Precarity, Liminality, Mobility: Childhood in the Cinema of The Dardenne Brothers

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This article argues that the work of the Dardenne Brothers can be seen to express a rejection of the child as the embodiment of futurity, rather their films articulate a more fatalistic vision. Using the work of Pamela Robertson Wojcik, this article positions the Dardenne’s treatment of the child as an example of “slow death cinema” (Robertson Wojcik, 2021) an extension of Laurent Berlant’s conception of the “slow death”(2007). In these film’s children are not orientated towards a hopeful and socially mobile conception of adulthood but rather left to explore the micro-borders of Seraing, moving through and engaging with this depressed geography without ever transcending, leaving or developing beyond it. These children are representative of a “perpetual motion in place” (Robertson Wojcik, 2021), in that they move constantly - on bikes, trains, busses, cars and motorbikes - but never leave. Whilst there may be some moments of moral or interpersonal development, children within the films of the Dardenne’s are an expression of an ultimately ambiguous rather than a hopeful future. This article argues that this physical precarity and immobility is tied to questions of class and inequality and is expressed as an aspect of the Dardenne’s rigorous aesthetic approach. It suggests that whilst, the Dardenne’s largely avoid explicit investigation of the systems that underpin social-inequality they explore these themes tacitly- and most productively in their use of the child.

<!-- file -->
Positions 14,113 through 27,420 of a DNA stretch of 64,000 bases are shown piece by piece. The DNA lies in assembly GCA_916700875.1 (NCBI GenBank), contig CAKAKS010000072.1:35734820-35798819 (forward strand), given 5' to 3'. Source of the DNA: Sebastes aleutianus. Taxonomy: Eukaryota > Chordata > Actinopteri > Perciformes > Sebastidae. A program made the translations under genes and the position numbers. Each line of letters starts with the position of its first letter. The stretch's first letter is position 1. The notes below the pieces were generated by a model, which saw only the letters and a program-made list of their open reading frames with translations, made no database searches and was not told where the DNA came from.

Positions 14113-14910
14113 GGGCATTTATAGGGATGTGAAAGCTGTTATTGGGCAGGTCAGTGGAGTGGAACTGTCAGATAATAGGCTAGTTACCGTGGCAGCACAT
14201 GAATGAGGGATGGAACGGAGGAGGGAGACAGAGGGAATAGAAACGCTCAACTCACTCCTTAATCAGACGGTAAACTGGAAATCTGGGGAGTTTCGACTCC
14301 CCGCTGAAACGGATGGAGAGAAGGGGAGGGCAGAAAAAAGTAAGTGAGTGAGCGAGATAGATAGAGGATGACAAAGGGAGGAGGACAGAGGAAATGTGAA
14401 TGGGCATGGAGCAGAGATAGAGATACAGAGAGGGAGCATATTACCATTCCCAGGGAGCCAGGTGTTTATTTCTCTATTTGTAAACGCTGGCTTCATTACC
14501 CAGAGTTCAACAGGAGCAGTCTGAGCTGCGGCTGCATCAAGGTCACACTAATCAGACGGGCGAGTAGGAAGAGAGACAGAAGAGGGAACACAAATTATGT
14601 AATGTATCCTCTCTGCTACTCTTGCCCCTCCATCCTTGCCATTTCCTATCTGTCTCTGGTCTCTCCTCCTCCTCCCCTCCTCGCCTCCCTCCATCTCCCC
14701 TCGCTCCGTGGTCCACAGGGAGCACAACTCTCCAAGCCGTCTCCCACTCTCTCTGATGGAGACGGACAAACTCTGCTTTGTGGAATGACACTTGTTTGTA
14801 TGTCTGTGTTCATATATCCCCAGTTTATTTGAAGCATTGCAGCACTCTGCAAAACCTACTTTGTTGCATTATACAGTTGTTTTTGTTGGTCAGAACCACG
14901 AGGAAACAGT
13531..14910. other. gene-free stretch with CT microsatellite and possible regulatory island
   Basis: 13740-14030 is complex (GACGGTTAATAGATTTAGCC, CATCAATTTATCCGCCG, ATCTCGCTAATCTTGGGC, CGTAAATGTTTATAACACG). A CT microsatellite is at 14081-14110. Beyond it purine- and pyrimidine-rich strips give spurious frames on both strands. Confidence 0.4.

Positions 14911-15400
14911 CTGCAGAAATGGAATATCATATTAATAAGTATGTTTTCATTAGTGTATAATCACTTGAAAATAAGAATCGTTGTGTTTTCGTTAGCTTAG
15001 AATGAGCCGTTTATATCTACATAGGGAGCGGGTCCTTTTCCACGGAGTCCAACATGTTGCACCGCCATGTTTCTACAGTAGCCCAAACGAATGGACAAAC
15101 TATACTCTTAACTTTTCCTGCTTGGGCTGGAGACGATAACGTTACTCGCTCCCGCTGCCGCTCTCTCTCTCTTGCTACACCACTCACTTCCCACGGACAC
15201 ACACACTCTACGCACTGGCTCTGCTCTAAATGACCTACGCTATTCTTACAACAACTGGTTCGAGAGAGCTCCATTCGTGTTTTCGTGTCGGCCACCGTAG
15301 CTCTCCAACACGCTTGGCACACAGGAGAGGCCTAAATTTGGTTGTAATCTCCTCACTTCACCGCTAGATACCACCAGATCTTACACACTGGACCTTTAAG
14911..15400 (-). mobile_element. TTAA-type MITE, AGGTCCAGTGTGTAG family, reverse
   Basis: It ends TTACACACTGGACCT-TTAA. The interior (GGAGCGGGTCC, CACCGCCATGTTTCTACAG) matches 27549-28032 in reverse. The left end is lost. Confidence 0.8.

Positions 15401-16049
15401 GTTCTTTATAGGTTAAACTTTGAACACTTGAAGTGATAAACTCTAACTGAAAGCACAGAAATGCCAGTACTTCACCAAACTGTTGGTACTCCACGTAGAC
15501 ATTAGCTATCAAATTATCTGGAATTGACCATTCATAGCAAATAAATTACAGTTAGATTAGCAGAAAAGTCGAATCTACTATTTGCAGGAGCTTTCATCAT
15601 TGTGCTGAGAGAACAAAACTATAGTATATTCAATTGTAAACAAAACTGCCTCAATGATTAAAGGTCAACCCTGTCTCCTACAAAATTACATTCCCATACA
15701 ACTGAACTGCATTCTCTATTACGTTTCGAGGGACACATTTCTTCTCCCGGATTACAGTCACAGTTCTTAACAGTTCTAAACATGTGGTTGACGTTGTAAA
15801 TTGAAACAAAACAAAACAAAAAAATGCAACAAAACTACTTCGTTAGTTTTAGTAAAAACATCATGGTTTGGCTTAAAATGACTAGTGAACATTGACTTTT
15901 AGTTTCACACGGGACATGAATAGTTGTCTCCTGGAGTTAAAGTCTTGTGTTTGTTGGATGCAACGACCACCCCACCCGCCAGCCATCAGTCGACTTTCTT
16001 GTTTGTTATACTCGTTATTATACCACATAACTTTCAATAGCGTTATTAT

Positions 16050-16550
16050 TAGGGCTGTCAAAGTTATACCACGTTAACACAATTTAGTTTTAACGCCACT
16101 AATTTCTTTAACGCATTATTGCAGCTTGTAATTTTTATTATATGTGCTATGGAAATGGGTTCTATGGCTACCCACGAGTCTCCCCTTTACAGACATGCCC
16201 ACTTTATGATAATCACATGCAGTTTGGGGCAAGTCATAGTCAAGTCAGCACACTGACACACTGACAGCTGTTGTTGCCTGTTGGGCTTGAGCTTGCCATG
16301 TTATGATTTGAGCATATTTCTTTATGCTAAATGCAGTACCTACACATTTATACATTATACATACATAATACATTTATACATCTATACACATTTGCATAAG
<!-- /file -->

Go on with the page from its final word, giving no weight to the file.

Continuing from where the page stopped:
Original languageEnglish
Pages (from-to)1-15
Number of pages16
JournalStudies in European Cinema
Early online date4 Apr 2024
Publication statusPublished - 4 Apr 2024


  • Dardenne
  • childhood
  • precarity
  • movement
  • European Cinema


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